As there was just so much happening on press day at the Las Vegas Consumer Electronics Show 2014, we thought we'd bring you a selection of highlights - and some of the lowlights - as they happened.
Audi brings Press Day to a close with the last of the day's Keynotes.
The German automaker's chief executive Rupert Stadle headed a presentation that featured self-driving cars, dancers who looked liked they had escaped from the movie Tron, and a vehicle fitted with laser lamps.
The madness continues tomorrow.
There were lots of wearable tech prototypes, a fancy mini-computer and more at Brian Krzanich's Keynote address.
The Intel chief executive has been in charge of the firm for less than a year, making this his first CES as CEO.
One part of his presentation, however, marked the end rather than the start of an era - the decision to rename the firm's security products division.
It is ditching the McAfee brand and replacing it with Intel Security.
The controversial founder of the security business, John McAfee, told the BBC he was overjoyed by the news.
"I am now everlastingly grateful to Intel for freeing me from this terrible association with the worst software on the planet. These are not my words, but the words of millions of irate users.
"My elation at Intel's decision is beyond words."
The reaction should come as no surprise. Last year Mr McAfee released a video showing how to "uninstall" the firm's anti-virus software by blasting a laptop with a bullet.
Video games developer Valve has confirmed 14 companies will manufacture the first generation Steam Machines - "PCs consoles" designed to run its new Linux-based gaming platform.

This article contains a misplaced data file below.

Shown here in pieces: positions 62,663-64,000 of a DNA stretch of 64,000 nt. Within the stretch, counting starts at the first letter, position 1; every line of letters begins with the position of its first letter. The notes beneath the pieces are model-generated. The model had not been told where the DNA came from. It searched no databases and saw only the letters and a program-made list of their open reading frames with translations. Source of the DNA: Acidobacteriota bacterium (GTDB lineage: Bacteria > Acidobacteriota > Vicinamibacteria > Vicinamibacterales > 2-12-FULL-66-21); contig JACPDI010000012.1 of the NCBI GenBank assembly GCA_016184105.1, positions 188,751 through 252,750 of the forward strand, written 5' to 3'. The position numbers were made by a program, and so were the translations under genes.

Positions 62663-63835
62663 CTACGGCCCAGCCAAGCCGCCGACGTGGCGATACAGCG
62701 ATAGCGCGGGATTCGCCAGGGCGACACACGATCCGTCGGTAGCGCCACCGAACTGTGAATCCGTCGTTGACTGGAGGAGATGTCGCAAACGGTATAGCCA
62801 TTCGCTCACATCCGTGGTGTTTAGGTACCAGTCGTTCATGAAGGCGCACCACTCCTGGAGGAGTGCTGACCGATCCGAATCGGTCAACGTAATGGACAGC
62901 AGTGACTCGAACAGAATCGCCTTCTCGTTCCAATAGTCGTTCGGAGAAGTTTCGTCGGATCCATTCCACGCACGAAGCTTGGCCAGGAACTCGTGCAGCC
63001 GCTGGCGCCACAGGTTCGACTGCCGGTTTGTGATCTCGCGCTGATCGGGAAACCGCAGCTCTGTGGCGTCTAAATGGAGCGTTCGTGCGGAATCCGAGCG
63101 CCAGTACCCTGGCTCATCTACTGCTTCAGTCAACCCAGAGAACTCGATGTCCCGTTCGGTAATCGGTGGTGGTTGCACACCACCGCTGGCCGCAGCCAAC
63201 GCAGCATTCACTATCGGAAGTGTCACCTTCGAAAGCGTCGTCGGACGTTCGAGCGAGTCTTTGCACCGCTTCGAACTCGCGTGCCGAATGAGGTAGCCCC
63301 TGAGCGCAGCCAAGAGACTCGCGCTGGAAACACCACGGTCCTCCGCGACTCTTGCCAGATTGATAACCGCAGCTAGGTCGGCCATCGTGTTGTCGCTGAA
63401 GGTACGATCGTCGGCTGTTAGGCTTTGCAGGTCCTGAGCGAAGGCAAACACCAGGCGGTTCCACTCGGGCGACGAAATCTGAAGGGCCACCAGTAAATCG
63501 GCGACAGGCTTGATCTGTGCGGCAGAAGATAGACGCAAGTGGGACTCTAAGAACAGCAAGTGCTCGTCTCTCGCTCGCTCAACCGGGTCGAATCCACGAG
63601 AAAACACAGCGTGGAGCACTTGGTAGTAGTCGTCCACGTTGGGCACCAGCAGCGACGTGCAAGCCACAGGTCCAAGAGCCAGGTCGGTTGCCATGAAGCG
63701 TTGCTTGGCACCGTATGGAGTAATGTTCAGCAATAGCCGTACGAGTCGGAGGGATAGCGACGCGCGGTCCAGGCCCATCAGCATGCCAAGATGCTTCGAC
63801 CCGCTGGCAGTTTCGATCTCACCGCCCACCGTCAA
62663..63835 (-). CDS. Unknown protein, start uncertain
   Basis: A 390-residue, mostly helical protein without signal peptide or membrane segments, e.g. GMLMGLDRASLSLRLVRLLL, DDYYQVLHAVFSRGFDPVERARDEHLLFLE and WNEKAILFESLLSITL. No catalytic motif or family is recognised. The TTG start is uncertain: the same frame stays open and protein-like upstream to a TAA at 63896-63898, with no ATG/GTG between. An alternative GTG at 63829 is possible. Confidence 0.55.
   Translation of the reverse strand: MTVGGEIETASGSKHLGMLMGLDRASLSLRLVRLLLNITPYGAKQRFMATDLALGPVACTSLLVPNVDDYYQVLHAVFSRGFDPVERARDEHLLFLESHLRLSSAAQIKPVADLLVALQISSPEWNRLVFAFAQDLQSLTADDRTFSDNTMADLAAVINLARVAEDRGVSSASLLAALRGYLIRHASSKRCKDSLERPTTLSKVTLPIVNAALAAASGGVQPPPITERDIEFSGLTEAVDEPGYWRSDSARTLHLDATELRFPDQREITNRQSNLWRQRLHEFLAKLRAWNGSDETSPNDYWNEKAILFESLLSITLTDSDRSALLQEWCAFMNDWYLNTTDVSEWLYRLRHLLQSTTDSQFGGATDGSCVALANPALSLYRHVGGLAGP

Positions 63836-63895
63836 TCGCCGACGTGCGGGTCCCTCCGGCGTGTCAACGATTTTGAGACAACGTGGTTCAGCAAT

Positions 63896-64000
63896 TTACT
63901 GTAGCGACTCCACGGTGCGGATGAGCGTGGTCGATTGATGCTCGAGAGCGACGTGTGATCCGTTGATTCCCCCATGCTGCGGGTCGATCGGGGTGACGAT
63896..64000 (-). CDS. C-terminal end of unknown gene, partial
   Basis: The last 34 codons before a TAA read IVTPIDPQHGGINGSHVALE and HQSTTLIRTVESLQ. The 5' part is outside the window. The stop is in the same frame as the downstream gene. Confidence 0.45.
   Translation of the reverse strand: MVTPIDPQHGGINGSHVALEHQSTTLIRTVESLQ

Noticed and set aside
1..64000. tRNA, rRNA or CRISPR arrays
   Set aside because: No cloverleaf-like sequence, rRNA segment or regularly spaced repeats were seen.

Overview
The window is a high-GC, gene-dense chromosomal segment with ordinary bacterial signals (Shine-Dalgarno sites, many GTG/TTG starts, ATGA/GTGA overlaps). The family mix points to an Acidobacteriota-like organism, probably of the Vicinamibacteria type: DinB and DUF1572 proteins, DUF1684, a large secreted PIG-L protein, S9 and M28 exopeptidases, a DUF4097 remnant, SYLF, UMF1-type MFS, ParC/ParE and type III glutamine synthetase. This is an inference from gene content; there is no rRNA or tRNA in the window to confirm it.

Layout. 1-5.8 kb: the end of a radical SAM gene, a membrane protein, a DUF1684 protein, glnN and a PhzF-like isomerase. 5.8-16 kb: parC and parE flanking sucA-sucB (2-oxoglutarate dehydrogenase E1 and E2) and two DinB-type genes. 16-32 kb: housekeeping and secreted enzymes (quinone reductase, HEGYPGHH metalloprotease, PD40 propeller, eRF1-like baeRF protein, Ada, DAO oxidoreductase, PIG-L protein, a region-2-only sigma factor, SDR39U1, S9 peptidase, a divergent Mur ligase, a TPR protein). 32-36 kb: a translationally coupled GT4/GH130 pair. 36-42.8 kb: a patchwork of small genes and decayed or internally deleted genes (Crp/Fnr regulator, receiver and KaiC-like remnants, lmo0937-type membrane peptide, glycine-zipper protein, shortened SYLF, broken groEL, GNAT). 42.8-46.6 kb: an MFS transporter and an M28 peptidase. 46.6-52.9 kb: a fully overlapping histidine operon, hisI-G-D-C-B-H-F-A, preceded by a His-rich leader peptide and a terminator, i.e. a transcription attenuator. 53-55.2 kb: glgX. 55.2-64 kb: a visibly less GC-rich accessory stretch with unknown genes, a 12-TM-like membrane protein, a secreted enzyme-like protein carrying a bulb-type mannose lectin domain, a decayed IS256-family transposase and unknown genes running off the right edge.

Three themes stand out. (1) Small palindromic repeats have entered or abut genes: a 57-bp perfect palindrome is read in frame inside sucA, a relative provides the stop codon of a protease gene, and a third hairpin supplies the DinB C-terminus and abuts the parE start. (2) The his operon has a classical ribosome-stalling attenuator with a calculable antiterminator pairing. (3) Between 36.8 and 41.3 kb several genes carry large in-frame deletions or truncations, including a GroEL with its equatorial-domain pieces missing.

In alphabetical order, they are Alienware, Alternate, CyberPowerPC, Digital Storm, Falcon NW, GigaByte, iBuyPower, Maingear, Material.net, Next Spa, Origin PC, Scan, Webhallen and Zotac.
They range in price from $499 to $6,000.
It's a respectable line-up - Alienware's involvement means Valve has the backing of its parent company Dell.
But one senses that neither the Xbox team nor their PlayStation counterparts are likely to be quaking in their boots - at least at this point.
Sony, along with all the other TV makers it seems, has been plugging its UHD - ultra high definition - 4K TVs for all its worth at CES.
Screens are set to get bigger and bigger, with Sony's flagship 4K beast boasting an 85in (216cm) screen - not quite as big as Samsung's 105in (267cm) monster - but pretty chunky nonetheless. No doubt it will come with a similarly gargantuan price tag attached.
But surprisingly, Sony did not unveil a new OLED - organic light-emitting diode - TV.
Earlier, MakerBot, the 3D printer specialist, announced three new machines, including a mini one-touch version priced at $1,375 (£838).
At the other end of the scale, MakerBot's new Replicator Z18 printer, stands nearly 46cm (18in) tall on a 30.5cm (12in) square base.